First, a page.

ISSN : 2146-3123
E-ISSN : 2146-3131

Effects of Intrathecal Carbenoxolone Treatment on Nociception and Analgesia in Rat
Marjan Kamalpour 1, Masoud Fereidoni 1, Ali Moghimi 1
1Department of Biology, Ferdowsi University of Mashhad Faculty of Sciences, Mashhad, Iran
DOI : 10.5152/balkanmedj.2014.13099
Pages : 164-172

Abstract

Background: Gap junctions (GJ) are important in pain signalling at the spinal cord level.

Aims: The aim of this investigation was to study the effects of GJ on nociception and the analgesic/hyperalgesic effects of mor­phine following administration of carbenoxolone as a GJ blocker. Male Wistar rats (200-250 g) were divided into three groups: saline i.p., 10 mg/kg and 1 μg/kg i.p. morphine, each with two subgroups. One was treated intrathecally with saline and the other with carben­oxolone. 

Study Design: Animal experiment.

Methods: The thermal nociception threshold was measured prior to and after injections using the tail flick test. Chemical nociception assessment was conducted using a 0.05-mL subplantar injection of 2.5% formalin.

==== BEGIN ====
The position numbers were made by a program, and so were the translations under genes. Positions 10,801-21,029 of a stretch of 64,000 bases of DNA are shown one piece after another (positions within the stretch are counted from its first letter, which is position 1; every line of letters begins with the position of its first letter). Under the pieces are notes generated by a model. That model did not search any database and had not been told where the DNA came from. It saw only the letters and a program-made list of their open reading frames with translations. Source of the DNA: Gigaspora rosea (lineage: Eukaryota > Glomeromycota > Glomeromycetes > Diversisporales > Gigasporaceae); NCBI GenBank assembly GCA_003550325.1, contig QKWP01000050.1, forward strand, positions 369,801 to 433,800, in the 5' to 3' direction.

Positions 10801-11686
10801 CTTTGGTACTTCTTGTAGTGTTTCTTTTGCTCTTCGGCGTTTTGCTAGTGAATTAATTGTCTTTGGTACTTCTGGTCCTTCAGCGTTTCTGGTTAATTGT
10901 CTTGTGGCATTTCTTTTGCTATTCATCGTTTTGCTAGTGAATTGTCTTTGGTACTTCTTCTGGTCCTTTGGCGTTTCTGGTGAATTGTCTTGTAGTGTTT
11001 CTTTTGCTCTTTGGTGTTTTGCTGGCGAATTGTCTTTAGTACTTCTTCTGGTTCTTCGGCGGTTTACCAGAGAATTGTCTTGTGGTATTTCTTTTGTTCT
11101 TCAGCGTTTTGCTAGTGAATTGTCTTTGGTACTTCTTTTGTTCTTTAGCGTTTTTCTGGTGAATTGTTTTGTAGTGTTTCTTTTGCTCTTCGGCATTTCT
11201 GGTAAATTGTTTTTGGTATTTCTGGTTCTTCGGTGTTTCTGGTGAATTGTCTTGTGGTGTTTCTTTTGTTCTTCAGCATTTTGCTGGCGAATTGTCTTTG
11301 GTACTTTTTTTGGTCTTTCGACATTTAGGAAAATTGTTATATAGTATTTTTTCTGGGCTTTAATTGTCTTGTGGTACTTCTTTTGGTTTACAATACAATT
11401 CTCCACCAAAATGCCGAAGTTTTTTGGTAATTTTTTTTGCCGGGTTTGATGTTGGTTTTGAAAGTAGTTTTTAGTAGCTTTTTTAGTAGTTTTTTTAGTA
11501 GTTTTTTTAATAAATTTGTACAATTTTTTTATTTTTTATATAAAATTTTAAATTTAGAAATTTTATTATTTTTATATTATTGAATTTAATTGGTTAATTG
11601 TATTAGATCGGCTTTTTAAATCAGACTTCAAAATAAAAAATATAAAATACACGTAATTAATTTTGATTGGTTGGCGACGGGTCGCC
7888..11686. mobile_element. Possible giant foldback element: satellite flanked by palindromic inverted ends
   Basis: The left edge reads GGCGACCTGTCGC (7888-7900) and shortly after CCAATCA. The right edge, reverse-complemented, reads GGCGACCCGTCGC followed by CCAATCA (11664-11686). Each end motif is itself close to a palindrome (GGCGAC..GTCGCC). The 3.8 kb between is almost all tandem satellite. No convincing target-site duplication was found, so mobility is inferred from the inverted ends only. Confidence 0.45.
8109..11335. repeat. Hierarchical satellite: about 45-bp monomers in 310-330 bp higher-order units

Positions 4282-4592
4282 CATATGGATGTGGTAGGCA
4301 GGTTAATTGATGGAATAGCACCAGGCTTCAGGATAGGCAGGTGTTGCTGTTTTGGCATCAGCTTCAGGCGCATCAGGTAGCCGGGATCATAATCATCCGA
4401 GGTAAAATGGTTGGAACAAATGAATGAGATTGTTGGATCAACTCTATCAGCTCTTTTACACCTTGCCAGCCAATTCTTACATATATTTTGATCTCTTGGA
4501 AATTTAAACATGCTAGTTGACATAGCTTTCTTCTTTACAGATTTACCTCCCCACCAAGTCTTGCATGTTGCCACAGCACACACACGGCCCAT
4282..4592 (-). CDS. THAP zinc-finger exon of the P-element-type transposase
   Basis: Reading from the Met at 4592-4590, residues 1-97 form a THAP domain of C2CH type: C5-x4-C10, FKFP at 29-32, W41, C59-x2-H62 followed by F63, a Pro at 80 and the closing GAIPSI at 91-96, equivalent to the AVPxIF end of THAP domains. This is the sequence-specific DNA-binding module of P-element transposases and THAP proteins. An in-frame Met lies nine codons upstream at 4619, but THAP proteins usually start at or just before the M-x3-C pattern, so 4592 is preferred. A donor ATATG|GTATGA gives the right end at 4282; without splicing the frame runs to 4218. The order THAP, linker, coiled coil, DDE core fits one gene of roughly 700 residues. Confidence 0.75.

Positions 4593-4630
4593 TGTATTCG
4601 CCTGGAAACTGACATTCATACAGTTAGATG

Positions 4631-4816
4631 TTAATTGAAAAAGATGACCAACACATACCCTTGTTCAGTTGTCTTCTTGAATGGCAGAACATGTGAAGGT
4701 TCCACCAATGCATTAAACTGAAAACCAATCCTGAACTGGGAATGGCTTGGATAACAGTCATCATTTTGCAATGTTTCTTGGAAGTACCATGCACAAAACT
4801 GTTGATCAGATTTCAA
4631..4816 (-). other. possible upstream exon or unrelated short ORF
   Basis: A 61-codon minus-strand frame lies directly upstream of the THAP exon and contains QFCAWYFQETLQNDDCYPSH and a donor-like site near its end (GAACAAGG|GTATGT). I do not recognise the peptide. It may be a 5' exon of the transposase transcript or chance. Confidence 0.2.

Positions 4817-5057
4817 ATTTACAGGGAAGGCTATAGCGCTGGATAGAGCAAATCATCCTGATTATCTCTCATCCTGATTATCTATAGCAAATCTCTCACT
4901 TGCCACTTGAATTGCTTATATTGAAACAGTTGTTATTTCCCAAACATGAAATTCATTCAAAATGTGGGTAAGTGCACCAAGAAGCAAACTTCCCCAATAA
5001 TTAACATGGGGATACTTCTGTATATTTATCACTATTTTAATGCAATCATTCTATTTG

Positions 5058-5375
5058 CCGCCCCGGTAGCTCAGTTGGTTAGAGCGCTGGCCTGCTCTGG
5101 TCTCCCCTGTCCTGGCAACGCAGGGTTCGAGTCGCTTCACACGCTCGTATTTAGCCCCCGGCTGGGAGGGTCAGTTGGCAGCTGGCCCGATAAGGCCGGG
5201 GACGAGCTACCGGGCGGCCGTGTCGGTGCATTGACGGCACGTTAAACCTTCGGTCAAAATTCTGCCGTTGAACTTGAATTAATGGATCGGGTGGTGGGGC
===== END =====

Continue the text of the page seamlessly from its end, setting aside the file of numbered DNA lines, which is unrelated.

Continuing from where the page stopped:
Results: Both formalin-induced neurogenic and inflammatory nociception were reduced in the [saline i.p./carbenoxolone i.t.] and [morphine 1 µg/kg, i.p./carbenoxolone i.t.] subgroups (p<0.001). The 10 mg/kg i.p. morphine, i.t./carbenoxolone treatment reduced morphine-induced analgesia in the inflammatory phase (p<0.05), while it was ineffective in the neurogenic phase. Carbenoxolone decreased 1 µg/kg i.p. morphine-induced hyperalgesia in the tail flick test (p<0.001).

Conclusion: Based on the results, GJ probably play a role in nociception at the spinal cord level. This may be due to the facilitation of inflammatory mediators released from glial cells or the connection between stimulatory interneurons and projection neurons. GJ blocking attenuated morphine-induced analgesia. This may be due to the attenuation of pre/post-synaptic inhibitory effects of morphine at the spinal cord level. As demonstrated by the investigations, GJ are present between inhibitory interneurons. Therefore, we can assume that blockage of GJ between inhibitory interneurons will reduce morphine-induced analgesia at the spinal cord level. However, this requires further investigation.

Keywords : Carbenoxolone, gap junction, morphine, nociception, spinal cord
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